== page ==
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$W_f=1.27 \times 10^4J$

Giancoli 6th Edition, Chapter 6, Problem 2

(1:10)

Chapter 6, Problem 2 is solved.

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Transcript for this Giancoli solution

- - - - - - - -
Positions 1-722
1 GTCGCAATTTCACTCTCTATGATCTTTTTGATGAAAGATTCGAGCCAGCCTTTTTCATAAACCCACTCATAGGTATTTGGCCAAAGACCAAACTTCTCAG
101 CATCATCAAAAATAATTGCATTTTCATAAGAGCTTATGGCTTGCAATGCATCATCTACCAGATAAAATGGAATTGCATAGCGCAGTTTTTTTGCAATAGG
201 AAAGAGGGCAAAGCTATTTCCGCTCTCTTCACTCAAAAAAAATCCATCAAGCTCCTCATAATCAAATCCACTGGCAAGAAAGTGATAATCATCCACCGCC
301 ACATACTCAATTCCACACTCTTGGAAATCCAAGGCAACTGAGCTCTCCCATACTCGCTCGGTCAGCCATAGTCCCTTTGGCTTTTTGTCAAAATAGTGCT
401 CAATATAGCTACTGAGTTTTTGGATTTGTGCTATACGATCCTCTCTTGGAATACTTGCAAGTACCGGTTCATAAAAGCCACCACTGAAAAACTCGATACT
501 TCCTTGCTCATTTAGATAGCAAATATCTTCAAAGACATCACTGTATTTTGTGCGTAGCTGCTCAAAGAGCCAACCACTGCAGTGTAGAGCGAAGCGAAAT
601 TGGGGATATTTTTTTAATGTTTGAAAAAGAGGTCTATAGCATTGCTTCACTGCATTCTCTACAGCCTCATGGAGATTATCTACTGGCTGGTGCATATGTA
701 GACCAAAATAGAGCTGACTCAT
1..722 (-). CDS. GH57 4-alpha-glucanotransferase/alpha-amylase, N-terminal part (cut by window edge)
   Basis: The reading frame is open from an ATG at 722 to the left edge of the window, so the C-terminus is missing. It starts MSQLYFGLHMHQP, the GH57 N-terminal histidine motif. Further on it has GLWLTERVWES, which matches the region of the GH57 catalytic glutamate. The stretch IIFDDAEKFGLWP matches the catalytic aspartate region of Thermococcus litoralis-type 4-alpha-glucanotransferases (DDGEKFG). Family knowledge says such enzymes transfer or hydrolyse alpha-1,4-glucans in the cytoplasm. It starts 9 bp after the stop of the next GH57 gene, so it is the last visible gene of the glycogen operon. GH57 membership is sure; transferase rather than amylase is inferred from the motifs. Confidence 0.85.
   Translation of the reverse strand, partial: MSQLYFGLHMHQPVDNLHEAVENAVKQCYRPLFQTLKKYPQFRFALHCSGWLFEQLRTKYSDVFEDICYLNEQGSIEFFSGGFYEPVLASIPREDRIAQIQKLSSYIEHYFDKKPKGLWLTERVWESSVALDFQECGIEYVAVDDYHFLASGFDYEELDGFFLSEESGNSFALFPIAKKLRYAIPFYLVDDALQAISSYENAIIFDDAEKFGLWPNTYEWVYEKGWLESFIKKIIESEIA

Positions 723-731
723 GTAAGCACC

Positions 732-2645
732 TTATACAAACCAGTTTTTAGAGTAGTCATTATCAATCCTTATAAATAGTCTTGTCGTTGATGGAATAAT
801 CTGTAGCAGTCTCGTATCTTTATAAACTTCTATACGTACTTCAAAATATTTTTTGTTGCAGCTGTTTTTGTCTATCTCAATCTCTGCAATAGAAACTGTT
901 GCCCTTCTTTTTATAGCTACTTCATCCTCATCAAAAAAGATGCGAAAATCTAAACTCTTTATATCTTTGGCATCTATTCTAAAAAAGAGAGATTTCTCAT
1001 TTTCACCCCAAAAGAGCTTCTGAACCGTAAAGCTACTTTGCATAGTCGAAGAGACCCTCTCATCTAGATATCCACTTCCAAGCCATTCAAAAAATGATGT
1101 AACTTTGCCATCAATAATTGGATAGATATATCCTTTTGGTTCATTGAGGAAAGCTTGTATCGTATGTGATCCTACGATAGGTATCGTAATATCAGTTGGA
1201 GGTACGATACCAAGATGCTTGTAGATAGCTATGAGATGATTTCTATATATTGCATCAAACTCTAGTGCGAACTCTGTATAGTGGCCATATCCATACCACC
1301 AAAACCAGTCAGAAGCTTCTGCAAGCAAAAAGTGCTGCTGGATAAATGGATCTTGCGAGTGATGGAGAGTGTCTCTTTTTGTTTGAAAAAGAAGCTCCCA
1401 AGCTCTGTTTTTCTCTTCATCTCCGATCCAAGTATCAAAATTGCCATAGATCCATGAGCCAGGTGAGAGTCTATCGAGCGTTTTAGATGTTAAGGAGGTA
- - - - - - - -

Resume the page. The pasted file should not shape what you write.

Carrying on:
The work that the firefighter needs to do equals the force that he has to apply which is equal to his weight. So the firefighter's force times the distance over which that force is applied. In other words the height that he climbs. And there’s no horizontal forces in this question because we assume he’s going at constant speed horizontally. So there’s no net force that way. So it’s only this vertical force against gravity times the distance that he climbs. So in the sixth edition we have 65 kilograms times 9.8 newtons for every kilogram times 20 meters and that gives 1.27 times 10 to the 4 joules. In the fifth edition you have 75 kilograms here and the firefighter climbs 10.0 meters giving a fifth edition answer of ### times ## to the # joules.

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